Kurt, an account manager at an industrial chemical supply company, had a good spot as heir apparent to his boss Jack Pellitt (Donald Sutherland) but things go south when Jack dies and power passes to his drug-addled, hair-plug wearing, prostitute patronizing son Bobby (Colin Farrell-initially almost unrecognizable) who deeply resents Kurt for being a better son to his father than he was. The film outlines most of this in pretty broad strokes. It moves a little TOO quickly in detailing the characters' frustrations and building a case as to why they don't simply get new jobs. So I didn't quite believe that murder was the only way out.

And as Nick and Kurt constantly remind Dale, his situation is only a problem because of his fidelity, because they would certainly love to be chased around the office by a beautiful woman in cleavage revealing outfits. Anyway the trio agree to the plan and after a few abortive attempts at trying to hire a hit man, they go to the black area of town (that of course makes total sense because everyone knows blacks are more criminal, right) where they hire a "murder consultant" Jones (Jamie Foxx) who will walk them thru the difficult steps of killing someone and getting away with it.

Obviously things start to go belly up and unforeseen events muck up their original plans. All three men make some critical mistakes and it appears that they may wind up in prison. This causes an argument to break out as to who among them would be the most likely to be assaulted in prison.

And there is similar such crude raunchy humor throughout the film. It was quite funny at times. This won't win any Oscars but if you are just looking for something silly to watch this could fit the bill. Kevin Spacey played a similar role in Swimming with Sharks. Anniston seems to be doing her damn best to show Brad Pitt he made a mistake. Assuming that's all her and not body doubles I might have to agree. Spacey and Anniston almost steal the show. Bateman's sly subtley and understated delivery is a nice little contrast to the over the top Spacey/Anniston/Sudeikis roles. This film was well cast. Ioan Gruffudd, Wendell Pierce, Isaiah Mustafa, Julie Bowen, Ron White, and Bob Newhart also have roles.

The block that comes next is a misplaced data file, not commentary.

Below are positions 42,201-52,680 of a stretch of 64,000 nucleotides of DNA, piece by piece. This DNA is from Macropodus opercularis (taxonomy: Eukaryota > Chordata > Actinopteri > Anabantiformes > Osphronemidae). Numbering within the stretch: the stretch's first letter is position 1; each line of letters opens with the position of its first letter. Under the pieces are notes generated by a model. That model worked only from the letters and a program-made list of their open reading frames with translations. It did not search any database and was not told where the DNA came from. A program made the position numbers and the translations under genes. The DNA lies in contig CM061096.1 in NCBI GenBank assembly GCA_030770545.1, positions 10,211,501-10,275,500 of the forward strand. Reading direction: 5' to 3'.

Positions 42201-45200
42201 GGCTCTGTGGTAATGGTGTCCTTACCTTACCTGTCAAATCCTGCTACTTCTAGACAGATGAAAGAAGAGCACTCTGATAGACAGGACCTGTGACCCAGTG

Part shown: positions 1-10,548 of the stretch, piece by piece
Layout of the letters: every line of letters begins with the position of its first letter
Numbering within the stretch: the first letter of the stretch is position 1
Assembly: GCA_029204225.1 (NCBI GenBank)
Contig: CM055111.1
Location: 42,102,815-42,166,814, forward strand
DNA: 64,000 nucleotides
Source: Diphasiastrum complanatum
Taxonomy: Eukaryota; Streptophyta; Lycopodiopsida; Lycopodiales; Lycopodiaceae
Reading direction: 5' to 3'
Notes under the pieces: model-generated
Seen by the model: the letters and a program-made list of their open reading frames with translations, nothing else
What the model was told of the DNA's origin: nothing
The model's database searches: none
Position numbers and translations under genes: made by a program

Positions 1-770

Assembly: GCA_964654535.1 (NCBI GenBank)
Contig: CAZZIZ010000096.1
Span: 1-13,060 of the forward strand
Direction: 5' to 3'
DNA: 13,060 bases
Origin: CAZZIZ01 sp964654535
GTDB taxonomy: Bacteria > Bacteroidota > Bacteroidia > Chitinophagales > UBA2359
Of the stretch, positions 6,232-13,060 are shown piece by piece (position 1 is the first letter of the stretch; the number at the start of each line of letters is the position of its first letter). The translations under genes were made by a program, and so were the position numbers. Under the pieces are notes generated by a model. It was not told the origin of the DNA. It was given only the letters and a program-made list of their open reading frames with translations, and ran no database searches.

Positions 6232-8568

Blood Creek
This was another film directed by Joel Schumacher that I may not have watched if I had known he was the director. Unlike Trespass though, this was actually a halfway decent film.

The Nazis were interested in the occult and speculative science. So this film has the benefit of being at least somewhat based in reality. In 1936, a West Virginia German-American family, the Wollners, is contacted by the German embassy to ask them to host visiting scholar Richard Wirth (Michael Fassbender).

Wirth is not only a scholar but also a scientist/magician very much in the mold of the Red Skull. He has identified places around the globe where Viking Runestones of great magical power are located.

One such place is this farm in West Virginia. For the man who knows how to use these powers, time and death are no longer meaningful. In modern day West Virginia Evan Marshall (Henry Cavill) is stumbling around depressed because his big brother Victor Marshall (Dominic Purcell) disappeared on a hunting trip two years back and hasn't been seen since. So imagine his surprise when one night a badly wounded Victor stumbles in, asks for a drink and tells baby brother to get all the guns he has and follow him, they have some people to kill. And no, he can't ask any questions. Ultimately this turns into a siege movie and slows down near the end but it was fun. The 1936 movie scenes are in black and white which adds to the creepiness.